Copper thefts at 3 cell sites in New York highlight vulnerabilities and security systems at towers

A man has been arrested in Putnam County, N.Y., on charges of stealing copper grounding bars from three cell tower facilities there this summer. The arrest highlights not only the ongoing vulnerability of cell sites to theft but also the ways in which cell tower owners and vendors can guard against intrusions and thievery.

The Putnam County Sheriff's Office said that Brian Windover, 38, allegedly stole the grounding bars after breaking into site shelters at towers in Patterson and Kent, N.Y., about 60 to 65 miles north of New York City. According to the Journal News, a local newspaper, security camera footage revealed images of Windover's vehicle after a theft at a tower in Kent on July 27, the police said.

Windover was apprehended on Aug. 14 after Investigator Randall Hill, who was driving an unmarked patrol car, saw a car matching the suspect's vehicle enter a cell tower property in Patterson. Hill then saw Windover break into the facility, the police said. Investigator John Alfano later connected Windover to the theft in Kent and a separate burglary at a cell tower in Patterson on July 23, the report said.

Windover was charged with two counts of third-degree burglary and one count of third-degree criminal mischief -- both felonies -- as well as three counts of third-degree criminal trespass, fourth-degree criminal mischief, and possession of burglar's tools, all misdemeanors, according to the Journal News.

The Putnam County Sheriff's Department told FierceInstaller the matter is still under investigation but that the department had noticed a pattern of similar thefts in the county and surrounding area.

In copper thefts at wireline and wireless facilities, thieves are usually looking to sell stolen copper to scrap yards or on the black market. Grounding bars are used primarily for lightning protection at cell sites.

According to Dow Jones Business News, on Monday copper traded at $2.29 per pound on the Comex division of the New York Mercantile Exchange. A report from 2012 noted that two, 15-pound copper grounding bars stolen from a Verizon cell tower in Independence, Ohio, outside of Cleveland, were valued at $200 each.  

Bill Moten, vice president of solutions development at Tessco Technologies, which specializes in deploying wireless solutions, said that base stations are prime targets for copper thieves not just because of copper grounding but because of the "halo of copper" around the tower itself. He noted that copper also often runs up towers along transmission lines and is often stripped by thieves. Copper also can be found in power lines at cell sites. Whereas transmission lines are often coaxial cables that are not pure copper, grounding bars are often pure copper and command higher prices, Moten noted.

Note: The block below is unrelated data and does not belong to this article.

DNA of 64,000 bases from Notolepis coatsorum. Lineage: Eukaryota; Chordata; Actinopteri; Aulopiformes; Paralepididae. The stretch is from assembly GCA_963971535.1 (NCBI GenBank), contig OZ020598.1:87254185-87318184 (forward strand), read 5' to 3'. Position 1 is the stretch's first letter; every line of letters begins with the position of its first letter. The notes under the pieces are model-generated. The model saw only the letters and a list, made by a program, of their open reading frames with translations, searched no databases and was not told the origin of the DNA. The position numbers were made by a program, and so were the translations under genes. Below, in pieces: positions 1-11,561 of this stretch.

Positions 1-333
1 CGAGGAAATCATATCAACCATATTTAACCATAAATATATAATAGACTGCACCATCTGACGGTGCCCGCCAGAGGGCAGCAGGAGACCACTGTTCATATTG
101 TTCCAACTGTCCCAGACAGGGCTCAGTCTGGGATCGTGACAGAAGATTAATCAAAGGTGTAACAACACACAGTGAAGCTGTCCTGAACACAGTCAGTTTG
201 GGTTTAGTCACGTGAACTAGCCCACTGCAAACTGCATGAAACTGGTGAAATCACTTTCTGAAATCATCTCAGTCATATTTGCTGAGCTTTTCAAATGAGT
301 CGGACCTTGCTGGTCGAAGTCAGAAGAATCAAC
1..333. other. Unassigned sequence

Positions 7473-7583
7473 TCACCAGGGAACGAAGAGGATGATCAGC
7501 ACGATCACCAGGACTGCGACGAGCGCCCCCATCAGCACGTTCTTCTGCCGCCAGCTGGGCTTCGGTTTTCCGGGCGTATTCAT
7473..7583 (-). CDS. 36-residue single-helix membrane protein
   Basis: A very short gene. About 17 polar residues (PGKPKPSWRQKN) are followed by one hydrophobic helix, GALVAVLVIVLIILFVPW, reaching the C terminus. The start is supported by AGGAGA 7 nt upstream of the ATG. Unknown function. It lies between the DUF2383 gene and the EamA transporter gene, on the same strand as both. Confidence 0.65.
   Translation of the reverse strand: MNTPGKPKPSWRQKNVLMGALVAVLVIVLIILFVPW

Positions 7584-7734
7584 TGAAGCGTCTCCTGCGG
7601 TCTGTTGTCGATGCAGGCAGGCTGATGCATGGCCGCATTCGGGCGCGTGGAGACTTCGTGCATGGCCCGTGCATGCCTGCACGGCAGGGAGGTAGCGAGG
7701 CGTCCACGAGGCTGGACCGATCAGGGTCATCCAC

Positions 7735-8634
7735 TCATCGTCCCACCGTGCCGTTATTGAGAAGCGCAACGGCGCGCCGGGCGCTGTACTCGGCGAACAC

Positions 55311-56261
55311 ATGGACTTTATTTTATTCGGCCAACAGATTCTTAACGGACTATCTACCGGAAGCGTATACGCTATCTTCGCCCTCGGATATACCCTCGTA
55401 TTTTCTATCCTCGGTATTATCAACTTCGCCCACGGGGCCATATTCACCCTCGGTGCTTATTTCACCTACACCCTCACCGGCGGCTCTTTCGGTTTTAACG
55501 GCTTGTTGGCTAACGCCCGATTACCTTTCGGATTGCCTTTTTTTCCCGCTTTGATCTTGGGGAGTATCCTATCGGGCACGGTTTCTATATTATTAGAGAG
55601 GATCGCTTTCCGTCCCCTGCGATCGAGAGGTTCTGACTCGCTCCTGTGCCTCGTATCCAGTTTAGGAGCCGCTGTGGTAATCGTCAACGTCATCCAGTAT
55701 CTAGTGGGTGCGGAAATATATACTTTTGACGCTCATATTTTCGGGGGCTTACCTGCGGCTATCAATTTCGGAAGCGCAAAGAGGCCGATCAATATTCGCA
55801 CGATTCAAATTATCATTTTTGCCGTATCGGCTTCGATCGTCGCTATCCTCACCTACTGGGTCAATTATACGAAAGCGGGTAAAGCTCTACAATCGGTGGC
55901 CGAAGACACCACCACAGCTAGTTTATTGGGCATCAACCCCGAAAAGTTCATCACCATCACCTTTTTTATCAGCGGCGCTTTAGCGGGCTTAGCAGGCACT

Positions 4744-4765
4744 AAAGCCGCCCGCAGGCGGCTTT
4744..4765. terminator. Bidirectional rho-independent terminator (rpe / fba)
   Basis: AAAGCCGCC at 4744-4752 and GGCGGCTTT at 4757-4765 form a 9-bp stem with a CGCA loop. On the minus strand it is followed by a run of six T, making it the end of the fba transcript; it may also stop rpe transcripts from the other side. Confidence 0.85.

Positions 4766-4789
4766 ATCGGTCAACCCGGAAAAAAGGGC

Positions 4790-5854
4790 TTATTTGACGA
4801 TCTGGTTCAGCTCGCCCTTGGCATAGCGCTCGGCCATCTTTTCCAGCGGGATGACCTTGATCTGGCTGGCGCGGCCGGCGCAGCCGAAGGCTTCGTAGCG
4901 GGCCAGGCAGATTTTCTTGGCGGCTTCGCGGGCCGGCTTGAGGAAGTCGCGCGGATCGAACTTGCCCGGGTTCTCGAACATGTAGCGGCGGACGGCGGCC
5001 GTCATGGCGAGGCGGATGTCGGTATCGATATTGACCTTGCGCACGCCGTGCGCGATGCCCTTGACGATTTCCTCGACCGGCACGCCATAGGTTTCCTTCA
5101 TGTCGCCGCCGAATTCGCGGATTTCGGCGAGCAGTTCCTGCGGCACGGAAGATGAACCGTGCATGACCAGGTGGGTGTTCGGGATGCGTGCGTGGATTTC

Tessco offers solutions to protect against copper theft, and Moten said that cell site owners can use ground test remote monitors to monitor the grounding system, and if anything disrupts the continual tests, a signal can be sent to notify the owner or relevant authorities via an email or SMS message.

Moten said that cell site owners can also use management systems that have a multitude of sensors to monitor everything from doors that open to signals that come off security cameras. In some systems, if motion is detected, the owner can speak through a microphone to try and find out who or what is there. Monitoring systems can also come with solar or battery backups in case thieves try to cut the power supply to the security systems.

Moten said one carrier that Tessco works with said that 30 percent of its cell sites were at risk for theft, including those in both urban areas with high crime rates and rural areas where few people seldom check on cell sites.

The problem with copper thefts is that they can often take cell sites offline, Moten said, as carriers and cell tower owners work to assess the damage and replace what was stolen. He related a story of one unnamed carrier that had a cell tower adjacent to a hospital that needed service. The carrier thought it was more financially prudent to pay a security guard $50 per hour to guard the cell site than to risk theft and have the cell site go offline -- and deal with the complaints and potential loss of subscribers at the hospital.

For more:
- see this Journal News article
- see this Patch article

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